Non-Molestation Orders: Strict Requirements to Apply
Non-molestation orders serve as a vital legal tool to safeguard individuals from violence or harassment. These court-issued injunctions can be sought against various parties, such as current or former partners, family members, or cohabitants.
It is crucial to have a comprehensive understanding of the strict requirements and application process surrounding non-molestation orders, as outlined in the Family Law Act 1996.
This article sheds light on the key aspects of non-molestation orders, including their purpose, prohibited behaviours, and the importance of meeting the necessary criteria when applying for them.
The Significance of Non-Molestation Orders
Non-molestation orders play a pivotal role in protecting individuals from abusive or harmful conduct. By seeking these court orders, victims can ensure their safety and prevent further instances of violence or harassment. Understanding the purpose and potential impact of non-molestation orders is crucial in addressing and resolving harmful situations effectively.
Key Provisions of Non-Molestation Orders
A non-molestation order commonly states that a respondent must not:
- Use or threaten violence
- Intimidate, harass, or pester
- Contact those involved directly or indirectly
- Damage, attempt to damage or threaten to damage property
- Instruct or encourage another person to do any of the above
A non-molestation order typically encompasses specific provisions that the respondent must adhere to strictly. These provisions aim to prevent any form of violence, intimidation, harassment, or contact that may cause distress or harm to the applicant. It also prohibits any attempts to damage property or influence others to engage in such behaviours. Familiarising yourself with these provisions is essential for both applicants and respondents involved in non-molestation order proceedings.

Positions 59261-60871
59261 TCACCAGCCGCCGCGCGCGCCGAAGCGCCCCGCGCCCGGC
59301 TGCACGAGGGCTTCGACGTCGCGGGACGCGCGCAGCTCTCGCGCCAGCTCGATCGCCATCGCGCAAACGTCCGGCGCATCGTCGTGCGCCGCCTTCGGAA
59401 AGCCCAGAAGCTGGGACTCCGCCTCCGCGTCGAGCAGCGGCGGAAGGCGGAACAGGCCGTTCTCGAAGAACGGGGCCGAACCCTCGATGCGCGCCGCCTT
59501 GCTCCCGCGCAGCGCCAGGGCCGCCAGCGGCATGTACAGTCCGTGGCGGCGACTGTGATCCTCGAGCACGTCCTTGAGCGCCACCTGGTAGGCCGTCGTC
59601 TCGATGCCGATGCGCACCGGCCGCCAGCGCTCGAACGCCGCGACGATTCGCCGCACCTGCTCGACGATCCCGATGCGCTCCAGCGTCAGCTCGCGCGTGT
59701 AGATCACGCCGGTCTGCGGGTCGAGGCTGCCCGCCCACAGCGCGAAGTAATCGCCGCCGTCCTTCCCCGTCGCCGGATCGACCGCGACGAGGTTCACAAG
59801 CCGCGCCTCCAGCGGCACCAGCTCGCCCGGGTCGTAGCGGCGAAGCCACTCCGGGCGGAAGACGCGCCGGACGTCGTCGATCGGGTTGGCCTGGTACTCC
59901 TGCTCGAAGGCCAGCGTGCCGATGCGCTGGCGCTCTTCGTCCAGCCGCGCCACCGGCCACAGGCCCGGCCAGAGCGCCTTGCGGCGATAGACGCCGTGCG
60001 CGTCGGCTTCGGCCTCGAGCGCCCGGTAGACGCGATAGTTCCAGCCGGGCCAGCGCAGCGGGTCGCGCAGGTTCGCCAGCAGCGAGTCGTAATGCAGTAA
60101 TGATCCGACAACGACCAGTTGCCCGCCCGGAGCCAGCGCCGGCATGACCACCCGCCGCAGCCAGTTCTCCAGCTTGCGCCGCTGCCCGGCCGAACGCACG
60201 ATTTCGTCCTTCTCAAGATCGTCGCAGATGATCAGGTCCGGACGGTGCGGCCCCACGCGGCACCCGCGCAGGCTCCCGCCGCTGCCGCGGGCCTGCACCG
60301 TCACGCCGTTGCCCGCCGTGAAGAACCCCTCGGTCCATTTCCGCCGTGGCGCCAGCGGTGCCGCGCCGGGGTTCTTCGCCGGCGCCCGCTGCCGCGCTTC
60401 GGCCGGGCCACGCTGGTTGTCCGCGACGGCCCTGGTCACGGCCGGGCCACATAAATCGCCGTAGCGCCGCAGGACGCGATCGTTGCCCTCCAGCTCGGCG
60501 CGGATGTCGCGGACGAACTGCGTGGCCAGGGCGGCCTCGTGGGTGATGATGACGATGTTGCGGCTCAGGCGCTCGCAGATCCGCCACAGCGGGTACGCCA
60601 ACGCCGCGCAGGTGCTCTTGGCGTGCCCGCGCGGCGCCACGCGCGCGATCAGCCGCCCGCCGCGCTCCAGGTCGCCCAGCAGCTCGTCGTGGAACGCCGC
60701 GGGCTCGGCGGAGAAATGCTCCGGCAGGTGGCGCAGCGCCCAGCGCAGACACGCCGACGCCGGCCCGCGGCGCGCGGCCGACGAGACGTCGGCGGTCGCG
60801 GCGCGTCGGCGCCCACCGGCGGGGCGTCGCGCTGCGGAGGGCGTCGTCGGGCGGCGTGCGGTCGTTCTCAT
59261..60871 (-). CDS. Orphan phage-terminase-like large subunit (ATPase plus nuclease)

The Application Process
To initiate the process of obtaining a non-molestation order, individuals must complete an FL401 form available on the official gov.uk website. This form serves as the official application and provides the necessary details for the court to assess the request. Understanding the application process, including the required documentation and the importance of presenting accurate and compelling evidence, significantly increases the chances of a successful outcome.
Strict Criteria for Non-Molestation Orders
In the recent case of DS v AC , Mrs Justice Lieven DBE set out to remind lawyers of the ‘very strict criteria’ for making non-molestation orders. The courts have seen a sharp rise in applications for non-molestation orders since the pandemic, many of which are made without notice to the respondent. The courts consider that non-molestation orders made without notice should only be granted in exceptional circumstances. Lieven J, in her judgement, considers that far too many applications are made without notice when there is no basis to do so, i.e. without significant risk.
In the case of DS v AC, by the time the application had been made, the conduct alleged by the applicant had stopped. In this case, the relationship had ended badly and an excessive number of texts and emails were exchanged, some of which were angry. Lieven J was clear that whilst there does not have to be a positive intent to molest, personal and subjective distress does not alone justify the making of an order and the conduct has to be of a nature or degree that justifies court intervention.
Non-molestation orders serve as a vital legal instrument in protecting individuals from violence and harassment. By understanding the strict requirements and the application process, applicants can navigate the legal landscape more effectively. It is crucial to recognize that non-molestation orders should be sought based on genuine risk and the need for court intervention, ensuring that these orders are utilised judiciously to provide the necessary protection for those in need.
If you need any help or advice on non-molestation orders or have any questions regarding domestic abuse, please feel free to contact our office. Our dedicated team of Family Lawyers is here to provide guidance and assistance. You can reach us by phone at 020 8492 2290 to speak directly with a member of our team or email us at email@example.com.